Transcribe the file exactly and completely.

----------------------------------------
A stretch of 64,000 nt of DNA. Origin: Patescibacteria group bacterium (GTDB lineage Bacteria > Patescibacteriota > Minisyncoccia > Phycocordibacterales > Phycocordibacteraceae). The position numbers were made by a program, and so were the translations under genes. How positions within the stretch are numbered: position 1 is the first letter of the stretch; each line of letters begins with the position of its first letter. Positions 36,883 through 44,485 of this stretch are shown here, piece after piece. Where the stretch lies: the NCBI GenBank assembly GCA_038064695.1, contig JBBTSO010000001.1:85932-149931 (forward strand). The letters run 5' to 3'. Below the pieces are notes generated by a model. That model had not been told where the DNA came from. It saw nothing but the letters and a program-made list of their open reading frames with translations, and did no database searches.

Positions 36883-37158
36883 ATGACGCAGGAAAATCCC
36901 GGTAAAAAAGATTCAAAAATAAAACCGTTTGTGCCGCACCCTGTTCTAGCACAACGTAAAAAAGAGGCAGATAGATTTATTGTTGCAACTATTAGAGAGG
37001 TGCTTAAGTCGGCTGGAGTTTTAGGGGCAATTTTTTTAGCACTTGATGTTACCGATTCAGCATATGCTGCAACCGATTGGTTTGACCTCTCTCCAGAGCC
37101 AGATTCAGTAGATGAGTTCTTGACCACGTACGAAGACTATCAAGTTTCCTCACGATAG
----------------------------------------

A stretch of 64,000 nt of DNA. Origin: Patescibacteria group bacterium (GTDB lineage Bacteria > Patescibacteriota > Minisyncoccia > Phycocordibacterales > Phycocordibacteraceae). The position numbers were made by a program, and so were the translations under genes. How positions within the stretch are numbered: position 1 is the first letter of the stretch; each line of letters begins with the position of its first letter. Positions 36,883 through 44,485 of this stretch are shown here, piece after piece. Where the stretch lies: the NCBI GenBank assembly GCA_038064695.1, contig JBBTSO010000001.1:85932-149931 (forward strand). The letters run 5' to 3'. Below the pieces are notes generated by a model. That model had not been told where the DNA came from. It saw nothing but the letters and a program-made list of their open reading frames with translations, and did no database searches.

Positions 36883-37158
36883 ATGACGCAGGAAAATCCC
36901 GGTAAAAAAGATTCAAAAATAAAACCGTTTGTGCCGCACCCTGTTCTAGCACAACGTAAAAAAGAGGCAGATAGATTTATTGTTGCAACTATTAGAGAGG
37001 TGCTTAAGTCGGCTGGAGTTTTAGGGGCAATTTTTTTAGCACTTGATGTTACCGATTCAGCATATGCTGCAACCGATTGGTTTGACCTCTCTCCAGAGCC
37101 AGATTCAGTAGATGAGTTCTTGACCACGTACGAAGACTATCAAGTTTCCTCACGATAG